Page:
theory in the Australasian region. Published by Routledge in print and
    online, the journal is an international forum for generating, exchanging,
    and reflecting on theory in and of architecture. All texts are subject to a
    rigorous process of blind peer review.

    Guest Editors

    Ana Mar?a Le?n amlc@umich.edu
    Niko Vicario nvicario@amherst.edu
    Submission instructions

    The deadline for the submission of completed manuscripts is 30 January 2017.
    Please submit manuscripts to the journal?s website:
    https://mc.manuscriptcentral.com/ratr

    When uploading your manuscript please indicate that you are applying for
    this special issue: vol. 21.3 ? Designing Commodity Cultures. For any
    questions regarding this issue, please directly contact Ana Mar?a Le?n and
    Niko Vicario.

    Manuscript submission guidelines
    <http://www.tandfonline.com/action/authorSubmission?journalCode=ratr20&page=instructions>
    can
    be found on the *Architectural Theory Review* website.
     
  • CFP: EXTREME: Rethinking the Limits to Community, Architecture, and Urbanism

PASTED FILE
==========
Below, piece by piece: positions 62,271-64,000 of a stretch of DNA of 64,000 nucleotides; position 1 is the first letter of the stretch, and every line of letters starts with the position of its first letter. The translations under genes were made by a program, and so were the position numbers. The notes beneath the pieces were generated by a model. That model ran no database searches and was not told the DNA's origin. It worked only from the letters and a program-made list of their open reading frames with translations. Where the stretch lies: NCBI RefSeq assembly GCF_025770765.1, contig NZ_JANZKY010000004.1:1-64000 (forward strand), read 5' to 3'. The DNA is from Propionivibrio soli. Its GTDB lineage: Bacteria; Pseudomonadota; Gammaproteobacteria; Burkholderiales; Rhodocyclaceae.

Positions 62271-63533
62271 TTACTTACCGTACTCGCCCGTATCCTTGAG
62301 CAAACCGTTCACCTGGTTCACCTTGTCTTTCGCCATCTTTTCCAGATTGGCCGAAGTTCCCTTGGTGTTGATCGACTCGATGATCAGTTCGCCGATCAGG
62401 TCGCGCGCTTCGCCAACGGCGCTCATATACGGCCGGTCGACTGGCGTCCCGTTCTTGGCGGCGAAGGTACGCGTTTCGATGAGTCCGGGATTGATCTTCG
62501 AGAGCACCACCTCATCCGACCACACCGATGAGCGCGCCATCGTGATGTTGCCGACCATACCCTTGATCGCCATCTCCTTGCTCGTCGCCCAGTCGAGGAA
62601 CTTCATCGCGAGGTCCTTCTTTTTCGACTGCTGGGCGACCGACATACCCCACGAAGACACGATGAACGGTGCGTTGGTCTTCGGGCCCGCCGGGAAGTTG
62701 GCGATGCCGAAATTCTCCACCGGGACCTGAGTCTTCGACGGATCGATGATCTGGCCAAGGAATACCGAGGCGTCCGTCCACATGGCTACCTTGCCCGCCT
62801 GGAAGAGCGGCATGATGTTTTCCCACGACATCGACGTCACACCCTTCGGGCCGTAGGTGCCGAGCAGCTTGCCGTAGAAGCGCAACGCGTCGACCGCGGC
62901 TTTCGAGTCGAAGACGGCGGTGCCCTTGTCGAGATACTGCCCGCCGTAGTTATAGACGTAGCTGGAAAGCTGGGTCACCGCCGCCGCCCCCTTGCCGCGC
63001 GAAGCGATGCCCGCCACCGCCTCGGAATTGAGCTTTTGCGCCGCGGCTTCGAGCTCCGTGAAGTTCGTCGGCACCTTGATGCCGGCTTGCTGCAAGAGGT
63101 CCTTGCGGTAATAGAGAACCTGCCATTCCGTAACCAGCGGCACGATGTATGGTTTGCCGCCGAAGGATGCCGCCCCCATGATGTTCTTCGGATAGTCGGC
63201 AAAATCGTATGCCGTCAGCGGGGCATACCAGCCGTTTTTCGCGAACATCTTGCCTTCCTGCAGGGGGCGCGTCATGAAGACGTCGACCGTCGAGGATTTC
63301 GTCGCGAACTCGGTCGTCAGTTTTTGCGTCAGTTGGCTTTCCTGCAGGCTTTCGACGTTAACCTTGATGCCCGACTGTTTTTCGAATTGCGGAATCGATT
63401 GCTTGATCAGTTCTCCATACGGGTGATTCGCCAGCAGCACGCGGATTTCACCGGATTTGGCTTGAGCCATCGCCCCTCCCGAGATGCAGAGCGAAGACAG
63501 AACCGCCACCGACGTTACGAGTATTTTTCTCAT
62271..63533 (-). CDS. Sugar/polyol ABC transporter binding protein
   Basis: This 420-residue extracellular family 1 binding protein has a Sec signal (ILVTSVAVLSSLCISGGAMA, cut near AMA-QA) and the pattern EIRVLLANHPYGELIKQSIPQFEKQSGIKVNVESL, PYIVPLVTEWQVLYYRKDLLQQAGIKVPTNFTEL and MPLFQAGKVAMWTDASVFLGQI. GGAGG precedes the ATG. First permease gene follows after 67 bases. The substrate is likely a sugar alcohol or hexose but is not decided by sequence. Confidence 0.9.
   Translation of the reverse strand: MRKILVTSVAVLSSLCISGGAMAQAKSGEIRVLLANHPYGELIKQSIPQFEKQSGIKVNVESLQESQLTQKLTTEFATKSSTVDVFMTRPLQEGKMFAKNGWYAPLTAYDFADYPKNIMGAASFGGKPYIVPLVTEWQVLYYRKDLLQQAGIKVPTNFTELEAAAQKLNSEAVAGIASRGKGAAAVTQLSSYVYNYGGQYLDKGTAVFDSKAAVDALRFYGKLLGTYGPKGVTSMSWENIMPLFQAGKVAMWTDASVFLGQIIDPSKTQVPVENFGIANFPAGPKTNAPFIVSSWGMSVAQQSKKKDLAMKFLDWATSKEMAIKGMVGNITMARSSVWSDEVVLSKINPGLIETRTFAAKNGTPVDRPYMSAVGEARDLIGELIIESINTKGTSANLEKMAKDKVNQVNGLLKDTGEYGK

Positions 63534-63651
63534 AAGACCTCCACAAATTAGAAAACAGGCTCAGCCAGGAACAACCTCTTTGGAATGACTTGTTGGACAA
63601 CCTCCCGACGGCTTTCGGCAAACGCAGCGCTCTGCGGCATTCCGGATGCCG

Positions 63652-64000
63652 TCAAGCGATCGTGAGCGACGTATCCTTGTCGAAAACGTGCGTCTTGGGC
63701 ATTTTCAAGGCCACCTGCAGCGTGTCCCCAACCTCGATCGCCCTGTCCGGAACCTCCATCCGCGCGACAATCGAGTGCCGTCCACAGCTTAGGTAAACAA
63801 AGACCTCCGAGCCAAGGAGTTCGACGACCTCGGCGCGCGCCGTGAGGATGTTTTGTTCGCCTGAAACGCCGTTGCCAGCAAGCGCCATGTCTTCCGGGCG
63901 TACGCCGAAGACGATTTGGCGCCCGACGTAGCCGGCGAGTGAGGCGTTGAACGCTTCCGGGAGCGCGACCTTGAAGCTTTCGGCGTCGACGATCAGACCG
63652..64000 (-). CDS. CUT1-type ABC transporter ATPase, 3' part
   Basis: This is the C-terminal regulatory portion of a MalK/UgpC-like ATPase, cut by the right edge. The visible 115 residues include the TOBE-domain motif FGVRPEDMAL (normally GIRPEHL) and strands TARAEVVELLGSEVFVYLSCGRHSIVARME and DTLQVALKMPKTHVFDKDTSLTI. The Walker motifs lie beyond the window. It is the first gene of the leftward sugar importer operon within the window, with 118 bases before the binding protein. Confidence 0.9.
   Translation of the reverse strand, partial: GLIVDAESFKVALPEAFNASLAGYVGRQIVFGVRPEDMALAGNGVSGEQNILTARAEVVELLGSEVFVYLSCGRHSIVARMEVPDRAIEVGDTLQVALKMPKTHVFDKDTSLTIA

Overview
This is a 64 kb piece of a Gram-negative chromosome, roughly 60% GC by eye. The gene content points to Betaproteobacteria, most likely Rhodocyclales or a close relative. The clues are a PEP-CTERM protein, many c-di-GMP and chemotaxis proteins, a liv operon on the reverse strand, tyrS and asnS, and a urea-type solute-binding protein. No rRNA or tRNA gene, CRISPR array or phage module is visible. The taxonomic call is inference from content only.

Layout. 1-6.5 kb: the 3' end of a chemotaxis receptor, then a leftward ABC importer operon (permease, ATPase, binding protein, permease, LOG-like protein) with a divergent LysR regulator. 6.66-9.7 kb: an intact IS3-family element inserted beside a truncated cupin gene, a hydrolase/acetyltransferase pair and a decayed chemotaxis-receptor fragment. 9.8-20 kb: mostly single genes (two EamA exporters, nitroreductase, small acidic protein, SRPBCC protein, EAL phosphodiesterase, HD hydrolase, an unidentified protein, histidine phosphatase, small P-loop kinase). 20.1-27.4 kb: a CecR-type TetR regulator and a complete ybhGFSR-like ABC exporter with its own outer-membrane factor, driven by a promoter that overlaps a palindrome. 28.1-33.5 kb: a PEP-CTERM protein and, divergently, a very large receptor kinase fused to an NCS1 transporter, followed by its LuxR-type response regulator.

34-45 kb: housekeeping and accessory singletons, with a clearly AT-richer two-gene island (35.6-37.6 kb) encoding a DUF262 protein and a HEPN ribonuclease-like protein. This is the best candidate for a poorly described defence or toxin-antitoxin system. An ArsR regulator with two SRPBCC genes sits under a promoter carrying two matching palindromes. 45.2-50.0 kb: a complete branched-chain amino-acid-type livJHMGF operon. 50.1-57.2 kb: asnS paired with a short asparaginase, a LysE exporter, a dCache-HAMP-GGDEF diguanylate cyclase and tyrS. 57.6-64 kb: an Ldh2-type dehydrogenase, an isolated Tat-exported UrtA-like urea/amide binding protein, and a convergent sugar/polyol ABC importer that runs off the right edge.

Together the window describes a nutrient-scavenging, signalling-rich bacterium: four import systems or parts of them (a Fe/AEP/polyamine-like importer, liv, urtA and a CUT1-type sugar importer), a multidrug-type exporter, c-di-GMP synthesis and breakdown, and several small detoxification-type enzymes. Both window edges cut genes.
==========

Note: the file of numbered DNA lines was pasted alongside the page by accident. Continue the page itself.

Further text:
Longyearbyen, Svalbard | Dates: 13 Jan – 28 Feb, 2017
    Density and sparsity, height and depth, hot and cold, centre and periphery, wet and dry, war and conflict: People the world over have adapted their living practices, architectures, and landscapes to extreme conditions. In our globalised era, local conceptions of the ideal dwelling, city, and community are increasingly exposed to alternative understandings. How do the house in the country and the flat in the skyscraper, the remote mountain village and the hyper-dense world city, the frigid arctic science station and the blazing desert financial district differ from and resemble one another? Can extreme environments foster innovative lifestyles that are conducive to community and inspire beneficial future urbanisms? Or do the technical solutions relied upon to help people cope with extremes of population, climate, light, height, and other factors necessarily distance people from each other and from the natural environment?

    This interdisciplinary conference probes the limits to community, architecture, and urbanism from the perspectives of urban studies, geography, design, architecture, anthropology, sociology, and other fields and disciplines.

    About Longyearbyen, Svalbard.